XP mode is not in Windows 8. I have Windows 7 Professional with XP mode. XP mode will no longer be supported by Microsoft after April 8, 2014. One of my computers is a Intel iMac running Windows XP in Apple's Boot Camp. I use XP once a week for three hours. I recently purchased a copy of Windows 7. Security expert Steve Gibson, states, you can use Windows XP safely after April 8, 2014.

                  Partial transcripts from Security Now episode 445.
                  Steve: So, okay. The honest truth is I think concern over lack of security patches for XP is overheated and overblown.

                  Leo: Oh, good. Oh, that's good news.

                  Steve: I do.

                  Leo: Why do you say that, Steve?

                  Steve: Well, I haven't used any since SP2.

                  Leo: Patches?

                  Steve: Yeah.

                  Leo: Why not?

                  Steve: My machine never liked SP3. It broke it in some way. And I removed SP3. And what was that, many years ago?

                  Leo: Oh, yeah.

                  Steve: And I haven't...

                  Leo: It was notorious, by the way. You should try it again, because I think they fixed it.

                  Steve: Well, I guess my point is I'm just fine without patches for XP because I do all of the other good things. I get no spam. I don't click on links in spam. I am very careful with what I do. I use Firefox, famously, with NoScript turned on. And one of my laptops stopped being able to update. There were some - and many people, this happens to many people where some update gets stuck, and it keeps saying that it's going to reinstall this update. I've spent countless hours trying to unstick this laptop, like looked everywhere. I can't do it. And it's like, okay, well, seems to be fine. I use it. I'm careful. So, I mean, so I really do believe that people should not be freaking out over the idea that they're not going to get their monthly feed of patches from Microsoft.
                  Now, we just saw last week in the statistics that we shared about the virtue of not running as an administrator, 100% of 2013's problems that involved Internet Explorer were blocked if you were not running as an admin, 100% of them. So, and we don't know for a fact that it's going to block all future ones. But it blocked most of the problems, just not being an admin privileged user.


                  Leo: But only 92% of the problems in general. Right?

                  Steve: Right. So I just wouldn't hyperventilate, everybody. You and I famously, Leo, don't run third-party AV tools on our machines. I'm just careful with what I do. And I don't - this is not the normal advice I give people. I tell everybody run antivirus because I think it's generally a good thing to do. But if you behave yourself, I mean, it just isn't like your machine will immediately become encrusted with malware the moment Microsoft stops feeding your machines its monthly update.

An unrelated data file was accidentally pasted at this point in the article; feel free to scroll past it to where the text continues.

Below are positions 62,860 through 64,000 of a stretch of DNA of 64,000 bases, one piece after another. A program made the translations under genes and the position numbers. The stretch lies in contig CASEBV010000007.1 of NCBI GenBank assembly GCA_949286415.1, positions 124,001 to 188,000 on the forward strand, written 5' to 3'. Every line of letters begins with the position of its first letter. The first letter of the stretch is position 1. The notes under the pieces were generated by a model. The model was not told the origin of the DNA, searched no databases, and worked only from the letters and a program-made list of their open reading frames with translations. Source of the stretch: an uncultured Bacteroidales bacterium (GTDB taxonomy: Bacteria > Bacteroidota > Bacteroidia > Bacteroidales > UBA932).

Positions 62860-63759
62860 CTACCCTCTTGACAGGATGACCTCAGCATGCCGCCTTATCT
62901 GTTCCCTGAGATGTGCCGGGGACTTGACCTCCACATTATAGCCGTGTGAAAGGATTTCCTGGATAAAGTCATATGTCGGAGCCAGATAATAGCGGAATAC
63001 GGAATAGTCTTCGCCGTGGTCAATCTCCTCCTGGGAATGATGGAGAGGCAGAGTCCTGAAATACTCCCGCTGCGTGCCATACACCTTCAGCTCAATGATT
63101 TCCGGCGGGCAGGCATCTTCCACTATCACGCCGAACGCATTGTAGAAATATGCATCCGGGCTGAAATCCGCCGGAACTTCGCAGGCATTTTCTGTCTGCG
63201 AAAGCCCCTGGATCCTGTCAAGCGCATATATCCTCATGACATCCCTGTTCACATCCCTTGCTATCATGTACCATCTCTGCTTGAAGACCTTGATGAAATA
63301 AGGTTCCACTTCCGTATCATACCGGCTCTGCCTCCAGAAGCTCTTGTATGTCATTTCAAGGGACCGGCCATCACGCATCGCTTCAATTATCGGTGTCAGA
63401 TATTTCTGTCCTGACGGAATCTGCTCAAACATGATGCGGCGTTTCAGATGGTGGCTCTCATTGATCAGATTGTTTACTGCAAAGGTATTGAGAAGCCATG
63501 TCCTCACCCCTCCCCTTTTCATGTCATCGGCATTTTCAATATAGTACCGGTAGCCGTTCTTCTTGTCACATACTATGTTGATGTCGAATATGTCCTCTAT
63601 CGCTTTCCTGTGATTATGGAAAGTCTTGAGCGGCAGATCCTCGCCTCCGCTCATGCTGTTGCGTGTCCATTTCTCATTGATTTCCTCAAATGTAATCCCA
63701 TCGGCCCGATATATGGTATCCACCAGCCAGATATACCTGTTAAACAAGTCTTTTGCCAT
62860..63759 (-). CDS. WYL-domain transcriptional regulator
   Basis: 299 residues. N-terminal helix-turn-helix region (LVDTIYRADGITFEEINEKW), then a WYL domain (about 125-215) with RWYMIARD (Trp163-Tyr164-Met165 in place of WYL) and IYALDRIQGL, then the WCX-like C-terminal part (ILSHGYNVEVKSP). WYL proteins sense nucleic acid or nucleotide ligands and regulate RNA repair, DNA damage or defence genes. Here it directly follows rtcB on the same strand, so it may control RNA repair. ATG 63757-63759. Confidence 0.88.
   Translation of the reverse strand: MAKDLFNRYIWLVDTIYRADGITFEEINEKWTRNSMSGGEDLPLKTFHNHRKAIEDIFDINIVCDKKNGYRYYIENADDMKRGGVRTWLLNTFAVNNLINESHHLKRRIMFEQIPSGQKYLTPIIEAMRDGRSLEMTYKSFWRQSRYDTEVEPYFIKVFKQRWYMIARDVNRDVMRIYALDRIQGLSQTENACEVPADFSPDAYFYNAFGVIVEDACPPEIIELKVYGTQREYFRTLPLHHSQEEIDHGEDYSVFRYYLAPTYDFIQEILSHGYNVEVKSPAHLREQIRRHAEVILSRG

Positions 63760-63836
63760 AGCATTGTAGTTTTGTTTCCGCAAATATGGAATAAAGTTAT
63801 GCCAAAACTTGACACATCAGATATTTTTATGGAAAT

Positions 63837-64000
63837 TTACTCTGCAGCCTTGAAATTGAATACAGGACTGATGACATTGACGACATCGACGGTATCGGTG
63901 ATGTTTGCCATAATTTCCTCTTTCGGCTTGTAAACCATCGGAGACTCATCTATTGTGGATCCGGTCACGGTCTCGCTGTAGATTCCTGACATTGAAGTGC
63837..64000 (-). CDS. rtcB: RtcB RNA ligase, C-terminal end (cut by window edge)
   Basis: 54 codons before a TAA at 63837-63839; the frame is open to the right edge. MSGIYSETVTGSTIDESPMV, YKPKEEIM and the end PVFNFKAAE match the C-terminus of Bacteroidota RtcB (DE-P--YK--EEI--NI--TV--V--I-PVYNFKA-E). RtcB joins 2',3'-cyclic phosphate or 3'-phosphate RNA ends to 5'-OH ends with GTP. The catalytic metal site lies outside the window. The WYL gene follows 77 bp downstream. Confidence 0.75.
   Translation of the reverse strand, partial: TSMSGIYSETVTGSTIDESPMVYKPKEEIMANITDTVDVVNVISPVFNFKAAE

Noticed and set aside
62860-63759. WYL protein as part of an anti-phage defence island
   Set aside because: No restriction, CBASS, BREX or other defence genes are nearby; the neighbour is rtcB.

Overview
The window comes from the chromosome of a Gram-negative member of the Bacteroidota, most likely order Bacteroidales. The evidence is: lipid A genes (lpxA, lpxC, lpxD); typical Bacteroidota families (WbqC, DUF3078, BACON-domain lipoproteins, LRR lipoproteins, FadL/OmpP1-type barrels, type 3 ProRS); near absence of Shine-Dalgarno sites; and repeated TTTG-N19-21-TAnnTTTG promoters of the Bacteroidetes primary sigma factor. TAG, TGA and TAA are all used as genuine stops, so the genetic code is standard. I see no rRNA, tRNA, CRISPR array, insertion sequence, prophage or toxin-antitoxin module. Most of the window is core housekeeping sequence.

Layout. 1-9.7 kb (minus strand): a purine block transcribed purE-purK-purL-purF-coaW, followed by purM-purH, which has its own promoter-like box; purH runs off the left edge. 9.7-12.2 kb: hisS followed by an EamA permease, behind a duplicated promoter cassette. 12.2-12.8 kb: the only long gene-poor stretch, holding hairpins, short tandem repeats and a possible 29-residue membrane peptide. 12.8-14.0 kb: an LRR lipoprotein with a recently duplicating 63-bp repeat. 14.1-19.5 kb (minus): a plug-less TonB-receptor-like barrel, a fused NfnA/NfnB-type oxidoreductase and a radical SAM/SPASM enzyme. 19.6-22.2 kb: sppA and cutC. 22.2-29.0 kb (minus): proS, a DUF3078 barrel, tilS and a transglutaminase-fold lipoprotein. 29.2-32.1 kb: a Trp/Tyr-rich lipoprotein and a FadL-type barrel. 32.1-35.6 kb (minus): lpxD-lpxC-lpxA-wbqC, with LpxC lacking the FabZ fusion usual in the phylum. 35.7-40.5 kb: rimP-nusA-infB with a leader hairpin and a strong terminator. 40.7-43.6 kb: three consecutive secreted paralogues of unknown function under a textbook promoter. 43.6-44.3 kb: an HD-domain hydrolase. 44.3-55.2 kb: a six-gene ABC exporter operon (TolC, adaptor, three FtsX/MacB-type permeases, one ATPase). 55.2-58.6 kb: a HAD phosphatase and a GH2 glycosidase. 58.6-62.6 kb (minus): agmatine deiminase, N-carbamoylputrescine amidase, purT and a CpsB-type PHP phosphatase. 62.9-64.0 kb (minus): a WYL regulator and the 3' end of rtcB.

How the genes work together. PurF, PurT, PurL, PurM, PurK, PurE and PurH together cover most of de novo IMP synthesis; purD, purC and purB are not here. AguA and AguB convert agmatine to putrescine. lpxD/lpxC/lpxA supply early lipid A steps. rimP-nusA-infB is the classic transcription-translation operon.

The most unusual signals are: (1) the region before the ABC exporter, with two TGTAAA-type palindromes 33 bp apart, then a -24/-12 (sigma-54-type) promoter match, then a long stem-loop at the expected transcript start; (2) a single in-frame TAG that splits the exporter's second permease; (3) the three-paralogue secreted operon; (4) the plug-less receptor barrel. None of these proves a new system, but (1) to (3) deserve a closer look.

Leo: I'm not sure I agree with you on this one, Steve.

                  Steve: Oh, okay.

                  Leo: I shouldn't disagree with the famous Steve Gibson.

                  Steve: No, I recognize it's a...

                  Leo: It's contrarian. You understand that.

                  Steve: Yup. And maybe it only applies to somebody who really understands the dangers. But I've never...

                  Leo: But the real issue of these exploits is that they, I mean, the reason exploits are an issue is because they don't require user cooperation, that they take advantages of flaws in the operating system.

                  Steve: Well, typically, the major vector, we've seen Flash exploits, we've seen PDF exploits, and we've seen browser exploits. So those are...

                  Leo: Those you're not - I'm not worried about you with those, obviously.

                  Steve: Right, well, I mean, that's really it. That's where all the problems are coming from.

                  Leo: Yeah. You wouldn't get CryptoLocker if you didn't get fooled by the phony PDF and so forth.

                  Steve: Right. Or lick the link in email that said, oh, look, we have a payroll update for you that you weren't expecting. It's like, what? Wait a minute? I'm not expecting that. And so you would click on the link, and it runs the malware.

                  Leo: So, okay. But to answer these guys' questions, if a machine's on the LAN but not actively going on the Internet, are they vulnerable?

                  Steve: No. You're not vulnerable. I would say increase your security, switch over to - many people ask, hey, how do I change my existing account to a non-admin because I'm all set up right now, all of - my username and all that. I can't create a new account and reinstall everything. And you don't have to. You create another account, give it admin privileges, and then change your main account to standard user. So you just demote it to lower privileges. So I would say do that. I would say, if you are an AV user, certainly third-party antivirus isn't going to stop functioning. And we did hear that Microsoft is going to continue supporting the whatever it is, the little green house that we've got.

                  Leo: Security Essentials, or Defender.

                  Steve: Yeah, Security Essentials. That's going to continue for some time, too. Yeah, so I just - I don't see it as the end of the world. It's 34 days, by the way. I've got my little down counter here.